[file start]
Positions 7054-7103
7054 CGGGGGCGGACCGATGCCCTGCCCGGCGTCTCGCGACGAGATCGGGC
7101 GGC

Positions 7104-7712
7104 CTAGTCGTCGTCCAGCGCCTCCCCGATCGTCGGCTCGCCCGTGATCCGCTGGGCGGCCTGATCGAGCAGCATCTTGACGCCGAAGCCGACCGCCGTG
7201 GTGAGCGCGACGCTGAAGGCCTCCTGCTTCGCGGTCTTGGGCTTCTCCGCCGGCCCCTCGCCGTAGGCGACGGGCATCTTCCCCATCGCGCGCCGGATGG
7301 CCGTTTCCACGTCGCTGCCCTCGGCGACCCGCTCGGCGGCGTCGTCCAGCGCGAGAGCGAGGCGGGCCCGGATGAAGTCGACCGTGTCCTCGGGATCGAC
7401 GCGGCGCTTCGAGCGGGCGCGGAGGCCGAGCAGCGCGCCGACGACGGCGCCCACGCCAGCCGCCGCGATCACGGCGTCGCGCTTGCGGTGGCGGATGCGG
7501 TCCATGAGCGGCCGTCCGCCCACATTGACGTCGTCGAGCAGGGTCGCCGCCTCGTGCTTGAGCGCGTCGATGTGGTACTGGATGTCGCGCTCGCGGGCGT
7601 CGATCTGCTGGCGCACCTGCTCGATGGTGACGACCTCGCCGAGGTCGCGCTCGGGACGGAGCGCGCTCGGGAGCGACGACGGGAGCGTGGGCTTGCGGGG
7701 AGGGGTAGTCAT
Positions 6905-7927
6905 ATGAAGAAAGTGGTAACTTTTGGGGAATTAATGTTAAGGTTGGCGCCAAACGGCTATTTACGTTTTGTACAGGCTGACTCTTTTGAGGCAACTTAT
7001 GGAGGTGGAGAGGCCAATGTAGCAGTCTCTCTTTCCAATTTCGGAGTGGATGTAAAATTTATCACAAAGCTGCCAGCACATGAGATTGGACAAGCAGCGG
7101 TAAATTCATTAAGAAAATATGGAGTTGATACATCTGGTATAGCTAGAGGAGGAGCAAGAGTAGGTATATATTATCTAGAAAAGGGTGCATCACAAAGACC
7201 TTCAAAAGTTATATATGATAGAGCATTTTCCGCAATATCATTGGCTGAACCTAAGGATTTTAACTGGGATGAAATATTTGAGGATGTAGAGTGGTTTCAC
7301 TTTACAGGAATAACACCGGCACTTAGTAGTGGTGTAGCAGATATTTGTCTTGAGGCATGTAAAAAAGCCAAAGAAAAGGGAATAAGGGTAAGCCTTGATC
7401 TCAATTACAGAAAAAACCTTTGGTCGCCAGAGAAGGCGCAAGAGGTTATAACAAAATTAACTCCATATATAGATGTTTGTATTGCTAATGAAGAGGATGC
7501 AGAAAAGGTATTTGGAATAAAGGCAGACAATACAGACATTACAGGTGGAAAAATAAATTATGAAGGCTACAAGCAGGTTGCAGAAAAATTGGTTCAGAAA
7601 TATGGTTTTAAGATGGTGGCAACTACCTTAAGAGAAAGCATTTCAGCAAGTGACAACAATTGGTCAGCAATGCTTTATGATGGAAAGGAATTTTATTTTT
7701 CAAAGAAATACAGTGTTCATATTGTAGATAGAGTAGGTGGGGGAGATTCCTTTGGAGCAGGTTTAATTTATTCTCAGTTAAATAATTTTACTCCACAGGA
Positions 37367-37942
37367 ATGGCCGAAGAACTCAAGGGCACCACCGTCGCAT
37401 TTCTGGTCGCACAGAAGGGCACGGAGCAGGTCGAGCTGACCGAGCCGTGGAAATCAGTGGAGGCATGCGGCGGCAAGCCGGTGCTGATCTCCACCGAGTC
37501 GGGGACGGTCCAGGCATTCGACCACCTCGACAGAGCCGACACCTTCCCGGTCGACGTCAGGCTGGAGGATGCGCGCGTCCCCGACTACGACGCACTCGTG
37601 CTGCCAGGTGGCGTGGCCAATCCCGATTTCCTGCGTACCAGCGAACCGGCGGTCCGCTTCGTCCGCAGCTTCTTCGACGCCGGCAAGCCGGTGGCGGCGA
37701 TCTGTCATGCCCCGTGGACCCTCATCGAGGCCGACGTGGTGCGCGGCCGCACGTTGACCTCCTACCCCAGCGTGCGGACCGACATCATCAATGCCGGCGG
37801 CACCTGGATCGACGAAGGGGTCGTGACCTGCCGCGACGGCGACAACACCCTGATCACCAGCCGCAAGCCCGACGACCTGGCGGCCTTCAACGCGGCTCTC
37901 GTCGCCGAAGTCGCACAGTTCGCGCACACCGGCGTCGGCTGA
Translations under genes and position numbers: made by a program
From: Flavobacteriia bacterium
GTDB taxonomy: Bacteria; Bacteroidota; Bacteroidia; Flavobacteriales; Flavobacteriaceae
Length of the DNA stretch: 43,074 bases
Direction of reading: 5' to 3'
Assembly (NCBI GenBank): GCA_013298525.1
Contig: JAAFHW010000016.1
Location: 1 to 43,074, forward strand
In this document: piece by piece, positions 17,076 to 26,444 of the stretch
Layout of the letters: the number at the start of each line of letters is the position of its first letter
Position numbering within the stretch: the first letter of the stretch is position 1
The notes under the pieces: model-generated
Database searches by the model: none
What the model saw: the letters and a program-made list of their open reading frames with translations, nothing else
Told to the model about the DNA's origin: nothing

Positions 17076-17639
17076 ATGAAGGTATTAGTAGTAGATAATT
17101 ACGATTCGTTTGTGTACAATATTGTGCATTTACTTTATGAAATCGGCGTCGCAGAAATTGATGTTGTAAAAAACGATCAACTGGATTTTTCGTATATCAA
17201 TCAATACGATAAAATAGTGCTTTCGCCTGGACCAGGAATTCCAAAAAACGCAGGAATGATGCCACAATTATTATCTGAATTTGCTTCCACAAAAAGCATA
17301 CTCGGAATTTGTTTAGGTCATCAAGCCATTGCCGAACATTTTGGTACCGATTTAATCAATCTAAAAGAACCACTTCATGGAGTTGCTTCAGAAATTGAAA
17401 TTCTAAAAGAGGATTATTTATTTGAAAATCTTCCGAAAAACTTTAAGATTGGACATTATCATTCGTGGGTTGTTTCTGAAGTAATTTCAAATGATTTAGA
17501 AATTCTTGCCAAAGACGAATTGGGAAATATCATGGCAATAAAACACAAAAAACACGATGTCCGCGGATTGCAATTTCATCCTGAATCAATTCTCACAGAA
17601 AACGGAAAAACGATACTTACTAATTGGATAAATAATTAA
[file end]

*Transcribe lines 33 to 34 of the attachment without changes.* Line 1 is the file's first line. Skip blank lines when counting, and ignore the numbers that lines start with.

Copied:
Length of the DNA stretch: 43,074 bases
Direction of reading: 5' to 3'